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  • #57
Orodruin
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Agree to disagree, I think people in general are terrible drivers. Each time I drive, I see people driving crazy and dangerously. I see people blowing through red lights every single day.
I very much agree with this. To the contrary of jack's comment, I believe all humans take bad decisions when driving and I will go so far as saying that I am sure I do them myself. Not to the extent of something possibly life-threatening every time I am behind the wheel, but they will definitely happen and if they happen at the wrong moment they may cost me or someone else their life. I do think that I am a good enough driver for the expectation value of the number of dead due to my driving being significantly smaller than one, but if you have enough people like me driving - statistics will get someone in the end and that someone's life will be ruined or lost.

In fact, I do not see any reason except vanity why everyone should feel it a "right" to drive. In cities where public transport is well developed, there is already very little need for every person to be able to drive. When I take the commuter train tomorrow morning, I will be one among a thousand people on that train out of which 999 will not be driving it. What does one more matter in that respect?
 
  • #58
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I very much agree with this. To the contrary of jack's comment, I believe all humans take bad decisions when driving and I will go so far as saying that I am sure I do them myself. Not to the extent of something possibly life-threatening every time I am behind the wheel, but they will definitely happen and if they happen at the wrong moment they may cost me or someone else their life.
Sure I am biased, but I think I'm a good driver, but certainly I can think of at least a handful of mistakes I've made in the past that if conditions were a little different they could have caused a significant accident.
 
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  • #59
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Teleportation is the answer.
Just set the co-ordinates and then arrive where you want to be in a few seconds.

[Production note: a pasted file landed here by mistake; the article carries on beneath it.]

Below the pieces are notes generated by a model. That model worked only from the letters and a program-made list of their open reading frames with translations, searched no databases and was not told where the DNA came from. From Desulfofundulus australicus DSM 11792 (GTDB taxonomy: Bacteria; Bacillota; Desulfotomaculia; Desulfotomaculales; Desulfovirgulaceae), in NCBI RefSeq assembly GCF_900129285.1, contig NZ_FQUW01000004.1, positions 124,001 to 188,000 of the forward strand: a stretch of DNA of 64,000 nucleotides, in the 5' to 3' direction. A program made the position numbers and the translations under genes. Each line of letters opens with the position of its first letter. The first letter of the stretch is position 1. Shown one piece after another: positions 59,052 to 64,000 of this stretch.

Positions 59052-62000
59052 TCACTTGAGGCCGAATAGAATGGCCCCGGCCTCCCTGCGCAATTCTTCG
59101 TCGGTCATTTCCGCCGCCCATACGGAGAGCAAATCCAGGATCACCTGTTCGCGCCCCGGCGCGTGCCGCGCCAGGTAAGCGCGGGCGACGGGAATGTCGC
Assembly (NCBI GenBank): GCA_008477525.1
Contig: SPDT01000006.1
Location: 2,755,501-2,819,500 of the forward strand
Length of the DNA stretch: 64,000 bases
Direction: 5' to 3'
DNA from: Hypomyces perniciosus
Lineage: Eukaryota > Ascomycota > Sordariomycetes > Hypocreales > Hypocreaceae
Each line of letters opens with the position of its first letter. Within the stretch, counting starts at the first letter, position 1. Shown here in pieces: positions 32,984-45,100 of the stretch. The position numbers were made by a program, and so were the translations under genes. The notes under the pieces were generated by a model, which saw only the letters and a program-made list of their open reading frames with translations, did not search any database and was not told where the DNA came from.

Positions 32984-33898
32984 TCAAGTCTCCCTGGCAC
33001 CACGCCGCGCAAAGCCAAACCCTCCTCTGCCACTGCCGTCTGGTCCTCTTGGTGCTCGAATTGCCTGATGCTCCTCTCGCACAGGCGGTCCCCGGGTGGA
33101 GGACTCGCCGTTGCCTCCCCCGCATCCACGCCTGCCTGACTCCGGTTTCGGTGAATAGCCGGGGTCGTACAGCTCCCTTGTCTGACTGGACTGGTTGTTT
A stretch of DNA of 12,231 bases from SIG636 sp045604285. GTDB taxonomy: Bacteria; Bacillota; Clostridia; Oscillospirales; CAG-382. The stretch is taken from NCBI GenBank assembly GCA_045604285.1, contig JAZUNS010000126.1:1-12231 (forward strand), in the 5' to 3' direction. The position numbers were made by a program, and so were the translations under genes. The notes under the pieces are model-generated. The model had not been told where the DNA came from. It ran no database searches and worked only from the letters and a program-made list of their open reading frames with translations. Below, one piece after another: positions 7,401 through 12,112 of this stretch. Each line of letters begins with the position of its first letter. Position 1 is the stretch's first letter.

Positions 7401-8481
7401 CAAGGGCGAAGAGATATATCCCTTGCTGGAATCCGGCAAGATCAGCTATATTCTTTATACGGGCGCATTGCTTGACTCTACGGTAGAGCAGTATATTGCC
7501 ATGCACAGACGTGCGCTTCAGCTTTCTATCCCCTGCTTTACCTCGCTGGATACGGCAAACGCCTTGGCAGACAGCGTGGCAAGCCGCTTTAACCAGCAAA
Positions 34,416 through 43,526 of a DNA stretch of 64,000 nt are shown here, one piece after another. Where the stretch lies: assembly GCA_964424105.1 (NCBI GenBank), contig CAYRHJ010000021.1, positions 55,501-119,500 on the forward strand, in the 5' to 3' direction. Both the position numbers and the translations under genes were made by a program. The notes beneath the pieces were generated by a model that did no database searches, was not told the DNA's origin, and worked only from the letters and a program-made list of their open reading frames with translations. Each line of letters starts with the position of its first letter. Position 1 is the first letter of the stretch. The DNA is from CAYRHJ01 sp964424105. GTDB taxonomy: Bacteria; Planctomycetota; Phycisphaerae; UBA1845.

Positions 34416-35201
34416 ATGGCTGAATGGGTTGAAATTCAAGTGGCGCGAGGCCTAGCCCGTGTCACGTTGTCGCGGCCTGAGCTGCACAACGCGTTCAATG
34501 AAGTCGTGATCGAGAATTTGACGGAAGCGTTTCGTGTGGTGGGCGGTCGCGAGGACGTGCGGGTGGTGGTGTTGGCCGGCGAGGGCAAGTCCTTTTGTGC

I voted in favor of automated transport systems.
 
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  • #60
jack action
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I think people in general are terrible drivers.
This a very pessimistic view based on irrational fear. I'm pretty sure that most people that take the road on a single day arrive at their destination without any bad event whatsoever. Something in the order of 99.99...% and more. To me that most likely means that - statistically - people make good decisions regardless of one's opinion on «what could've happen». The reality is that it doesn't.

I often hear people say «He was lucky, it could have been worst.» But to me, it seems that the reality is more often «He was unlucky, it usually doesn't end this way.» Looking at life that way, gives you a more optimistic (realistic?) view of the world.
I believe all humans take bad decisions when driving and I will go so far as saying that I am sure I do them myself.
Again, this little faith in human kind is what fascinates me. It's like if being a human being was some sort of disease that needed to be cured.

You are also introducing that self-doubt I was talking about. Regardless of what seem to be a good driving record for yourself, you seem to still prefer not making decisions, leaving it to a train operator or AI. What else do you think others can do better than you? Where will you stop? Because I can assure you that there is always someone that can do things better than you, probably even in your field of expertise.